So the resulting Universe we see has emergent properties that seem (we’re still working on this) different than the properties on the Quantum level. Are prophets the same way? Does the whole of a religion have emergent properties that aren’t explained by the life of a single person who founded it? Can we test the “truth” of a religion by these emergent fruits, ignoring what the prophet did?

This seems a bit more plausible, considering there are so many prophets we don’t have information about. Except, is that really what we’re taught in the Church? Furthermore, what if the religion died out many years ago, so we can’t necessarily see the fruits of it now?

6. We can test a prophet by the book they brought forth. If we ask if the book is true, then we can know if the prophet is true. No book? Then see #3.

Does that mean that if you can’t read, then you’ll never know? Does that mean all the prophets in history who didn’t have a book are not true? Literacy is truth, and illiteracy is damnation? What about the Christians in the Middle Ages who didn’t have access to the Bible because the Bible was restricted to the clergy? Were they doomed, never having a true testimony?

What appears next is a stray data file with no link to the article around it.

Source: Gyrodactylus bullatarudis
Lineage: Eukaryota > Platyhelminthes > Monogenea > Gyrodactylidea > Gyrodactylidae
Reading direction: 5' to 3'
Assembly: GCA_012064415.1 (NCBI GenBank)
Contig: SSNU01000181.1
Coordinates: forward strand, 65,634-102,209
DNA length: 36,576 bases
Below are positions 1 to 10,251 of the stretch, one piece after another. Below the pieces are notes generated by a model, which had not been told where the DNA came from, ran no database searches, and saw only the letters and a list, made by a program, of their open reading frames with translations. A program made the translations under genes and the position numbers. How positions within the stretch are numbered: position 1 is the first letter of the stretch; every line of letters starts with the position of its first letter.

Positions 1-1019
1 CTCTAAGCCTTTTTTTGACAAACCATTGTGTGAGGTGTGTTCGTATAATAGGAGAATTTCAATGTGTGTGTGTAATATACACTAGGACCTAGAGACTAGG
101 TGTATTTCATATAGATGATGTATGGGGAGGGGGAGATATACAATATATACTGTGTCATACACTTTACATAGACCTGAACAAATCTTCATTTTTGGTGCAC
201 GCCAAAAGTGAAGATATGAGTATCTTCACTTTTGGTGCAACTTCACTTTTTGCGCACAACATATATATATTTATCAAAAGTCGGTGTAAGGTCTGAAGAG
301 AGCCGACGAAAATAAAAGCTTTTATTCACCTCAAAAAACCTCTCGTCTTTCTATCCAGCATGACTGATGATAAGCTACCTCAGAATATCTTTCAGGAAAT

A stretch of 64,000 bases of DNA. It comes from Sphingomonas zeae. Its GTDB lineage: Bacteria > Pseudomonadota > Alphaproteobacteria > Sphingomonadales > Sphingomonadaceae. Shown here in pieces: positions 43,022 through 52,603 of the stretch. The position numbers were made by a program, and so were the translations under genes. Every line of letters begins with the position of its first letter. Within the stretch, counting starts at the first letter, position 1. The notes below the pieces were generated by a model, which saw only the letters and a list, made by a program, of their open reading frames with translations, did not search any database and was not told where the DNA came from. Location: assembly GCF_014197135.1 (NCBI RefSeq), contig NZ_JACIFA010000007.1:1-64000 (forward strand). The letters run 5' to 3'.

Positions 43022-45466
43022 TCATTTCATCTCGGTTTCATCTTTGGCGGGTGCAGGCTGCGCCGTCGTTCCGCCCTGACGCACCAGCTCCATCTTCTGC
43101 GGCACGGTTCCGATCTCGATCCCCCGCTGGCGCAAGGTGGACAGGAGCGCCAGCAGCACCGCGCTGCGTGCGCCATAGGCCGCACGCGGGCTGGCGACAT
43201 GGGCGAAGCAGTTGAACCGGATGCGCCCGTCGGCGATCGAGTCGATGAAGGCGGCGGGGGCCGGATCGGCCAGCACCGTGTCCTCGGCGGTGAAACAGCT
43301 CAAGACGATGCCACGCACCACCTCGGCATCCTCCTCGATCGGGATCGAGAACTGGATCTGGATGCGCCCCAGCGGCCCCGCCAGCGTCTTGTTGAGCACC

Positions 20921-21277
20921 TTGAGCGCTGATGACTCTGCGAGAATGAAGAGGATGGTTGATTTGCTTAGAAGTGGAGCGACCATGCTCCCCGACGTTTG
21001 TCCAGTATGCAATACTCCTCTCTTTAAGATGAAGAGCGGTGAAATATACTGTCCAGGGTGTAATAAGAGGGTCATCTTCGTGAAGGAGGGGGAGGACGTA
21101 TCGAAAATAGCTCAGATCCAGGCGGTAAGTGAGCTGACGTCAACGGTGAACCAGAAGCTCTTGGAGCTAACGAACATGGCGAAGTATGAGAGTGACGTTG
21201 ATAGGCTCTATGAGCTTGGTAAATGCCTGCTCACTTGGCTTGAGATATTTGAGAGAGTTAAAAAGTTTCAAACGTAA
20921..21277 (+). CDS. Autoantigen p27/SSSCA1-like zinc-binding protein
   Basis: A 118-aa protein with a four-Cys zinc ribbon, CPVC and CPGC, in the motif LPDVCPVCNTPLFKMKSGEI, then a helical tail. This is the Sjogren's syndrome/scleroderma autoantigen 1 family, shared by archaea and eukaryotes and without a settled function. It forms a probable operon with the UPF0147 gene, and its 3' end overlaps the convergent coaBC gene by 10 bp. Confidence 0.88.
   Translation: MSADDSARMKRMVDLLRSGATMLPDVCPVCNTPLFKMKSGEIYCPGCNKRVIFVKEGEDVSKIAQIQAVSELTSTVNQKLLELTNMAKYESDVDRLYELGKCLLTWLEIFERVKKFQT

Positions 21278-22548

7. Those prophets taught some truth, we know that from Latter-day revelation. Therefore, we can just accept that they taught some truths, but reading about them, knowing about them, or studying their teachings is unnecessary. All truth is contained in this Church.

This is pretty much what our Church teaches us, right? Certain prophets had access to the Light of Christ at certain times in history, and did much good, but we really needn’t concern ourselves with the particulars. I can’t help but thinking this is still being overly dismissive of other teachings, other cultures, and other people. Shouldn’t we search diligently for truth wherever it can be found? Joseph Smith seemed to snatch up truth wherever he saw it, whether it be in the rituals of the Masons or papyri he thought belonged to Abraham. This has led me to #8, which is closest to what I consider to be the truth.

8. The truth is complicated.

The older I get, the closer #8 seems to reality.  However, I thank God that I’m in a religion right now that can tie the Human Family together in a way that accepts and appreciates truths everywhere and anywhen.  In the darkest times at night, and on Sundays when I listen to what’s taught from the pulpit, and when I travel and see people of all different colors and faiths and nationalities, and when I read history books full of brave men and women who sacrificed their lives for their faith, even faiths much different than my own, I don’t have to accept on blind faith the conclusion that the majority of my family (the Human Race) is damned for Eternity for not knowing the name of Christ.  There isn’t a privileged time or place for personal salvation.

And this is very comforting to me.

Comments

comments

Comments 17